Tackling sports, society after tragedy

Jason Whitlock had an engaging discussion with Dr. Harry Edwards (above) on Real Talk.
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Jason Whitlock

Jason Whitlock writes about the sports world from every angle, including those other writers can't imagine or muster courage to address. His columns are humorous, thought-provoking, agenda-free, honest and unpredictable. E-mail him, follow his Twitter or become a fan of Jason Whitlock on Facebook.


The bombings at the Boston Marathon left me speechless and confused. An American sporting tradition that stretches to 1897 sabotaged by an unknown terrorist or terrorist organization. An 8-year-old boy killed, two others dead, more than 170 people injured.

I was asleep in my hotel room when a bomb exploded at the Atlanta Olympics in 1996. I can’t remember what I wrote or thought at the time. That was before 9/11, before security concerns were pervasive on American soil.

I’ve been a sports columnist for more than 20 years. I pride myself on having something original, relevant, insightful or poignant to say when the real world collides with the sports world. Monday, I had nothing beyond the obvious. The world has gone crazy, sick with violence, hatred and fear. These are troubling times.

Tuesday, I reached out to my friend Dr. Harry Edwards for some wisdom. He has been at the forefront of the discussion about sports, politics and culture for more than 40 years. He is inarguably one of the brightest sports minds ever produced. During a 45-minute podcast interview, Dr. Edwards crystalized for me what we — sports fans and sports participants — should remember and focus on in the aftermath of the Boston Marathon bombings.

“Sport is the largest and most public popular venue for demonstrating a commitment to American values, goals, sentiments and so forth,” Dr. Edwards said. “It’s not accidental that sport embodies that cultural blueprint of competitiveness, discipline, hard work, patriotism, religiosity to a large extent, most certainly character in terms of courage and honesty and these kinds of values and sentiments. That’s what draws Americans to American sports and American sports heroes . . .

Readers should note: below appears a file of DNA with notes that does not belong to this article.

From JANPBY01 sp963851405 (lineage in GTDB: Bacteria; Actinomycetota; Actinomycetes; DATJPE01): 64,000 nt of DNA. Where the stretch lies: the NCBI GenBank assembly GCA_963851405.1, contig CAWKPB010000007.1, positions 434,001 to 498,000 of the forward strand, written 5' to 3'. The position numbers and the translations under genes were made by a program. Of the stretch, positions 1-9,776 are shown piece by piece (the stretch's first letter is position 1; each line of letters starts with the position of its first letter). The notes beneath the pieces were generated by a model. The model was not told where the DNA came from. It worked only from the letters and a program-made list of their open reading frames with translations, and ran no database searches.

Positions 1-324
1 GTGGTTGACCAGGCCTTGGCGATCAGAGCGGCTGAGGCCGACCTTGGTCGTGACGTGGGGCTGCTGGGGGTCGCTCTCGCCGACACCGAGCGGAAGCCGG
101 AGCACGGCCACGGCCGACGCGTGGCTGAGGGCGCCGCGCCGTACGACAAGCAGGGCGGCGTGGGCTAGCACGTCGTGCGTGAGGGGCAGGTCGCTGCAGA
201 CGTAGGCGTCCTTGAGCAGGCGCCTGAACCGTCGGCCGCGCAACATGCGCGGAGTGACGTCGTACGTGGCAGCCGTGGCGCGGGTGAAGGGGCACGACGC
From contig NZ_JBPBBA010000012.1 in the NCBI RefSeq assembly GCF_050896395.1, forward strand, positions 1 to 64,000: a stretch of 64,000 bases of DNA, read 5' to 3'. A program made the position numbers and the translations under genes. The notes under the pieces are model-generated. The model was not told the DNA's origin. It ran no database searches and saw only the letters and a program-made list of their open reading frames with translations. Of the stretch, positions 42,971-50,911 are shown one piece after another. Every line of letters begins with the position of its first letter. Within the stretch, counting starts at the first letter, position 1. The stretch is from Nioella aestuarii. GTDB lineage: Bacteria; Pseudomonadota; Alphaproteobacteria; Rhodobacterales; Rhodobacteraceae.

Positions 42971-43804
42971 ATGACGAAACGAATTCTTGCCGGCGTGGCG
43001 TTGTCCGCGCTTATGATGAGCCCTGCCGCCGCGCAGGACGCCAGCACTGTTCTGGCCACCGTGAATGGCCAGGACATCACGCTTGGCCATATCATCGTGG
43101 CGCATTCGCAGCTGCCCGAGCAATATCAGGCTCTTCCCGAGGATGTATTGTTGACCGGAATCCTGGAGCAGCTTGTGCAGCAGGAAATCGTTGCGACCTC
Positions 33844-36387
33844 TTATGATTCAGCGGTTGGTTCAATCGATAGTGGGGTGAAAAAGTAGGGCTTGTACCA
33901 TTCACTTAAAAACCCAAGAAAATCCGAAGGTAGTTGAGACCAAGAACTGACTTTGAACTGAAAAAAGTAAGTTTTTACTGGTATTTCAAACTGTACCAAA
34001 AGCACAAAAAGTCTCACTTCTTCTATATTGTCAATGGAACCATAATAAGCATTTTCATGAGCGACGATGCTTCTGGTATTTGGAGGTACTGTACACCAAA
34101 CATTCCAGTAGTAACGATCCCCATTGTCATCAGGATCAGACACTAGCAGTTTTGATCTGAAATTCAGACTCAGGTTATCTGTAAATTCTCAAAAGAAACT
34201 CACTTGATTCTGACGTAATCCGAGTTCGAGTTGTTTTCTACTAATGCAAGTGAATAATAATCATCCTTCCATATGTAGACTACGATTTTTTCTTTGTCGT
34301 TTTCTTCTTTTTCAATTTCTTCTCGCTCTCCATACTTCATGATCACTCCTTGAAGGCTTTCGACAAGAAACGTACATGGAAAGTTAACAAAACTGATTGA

“Sport is fundamental to who we are and what we are as Americans. When sports are attacked, you’re essentially attacking something that is at the very core of what this society is and what this society professes to aspire to be.”

I asked Dr. Edwards what advice he would give sports fans who are fearful of attending or participating in large-scale sporting events.

“Fear is the goal of this kind of attack,” Dr. Edwards said, “to disrupt, to destroy, to totally devastate not just in terms of casualties at the site of the event, but to devastate psychology and spiritually a whole population of people. People have to be now thinking, ‘Do I really wanna go to that Celtics game, do I really want to go to that 49ers game, what about that St. Louis Cardinals game, do I really want to go’?

“We owe it to ourselves and we owe it to this society, what we’re supposed to stand for, to keep our eyes open, to be vigilant, to watch for anything that appears to be off key. Understanding we have to get it right every time whereas those who would do these kind of things only have to get it right once. I would go back to the words of our National Anthem. It doesn’t say the land of the free and the home of the afraid. It says the land of the free and the home of the brave. I think those words have to mean something in difficult times. Anybody can be brave when there’s nothing at stake and there’s no threat.”

You can hear my entire podcast with Dr. Harry Edwards at or on iTunes.

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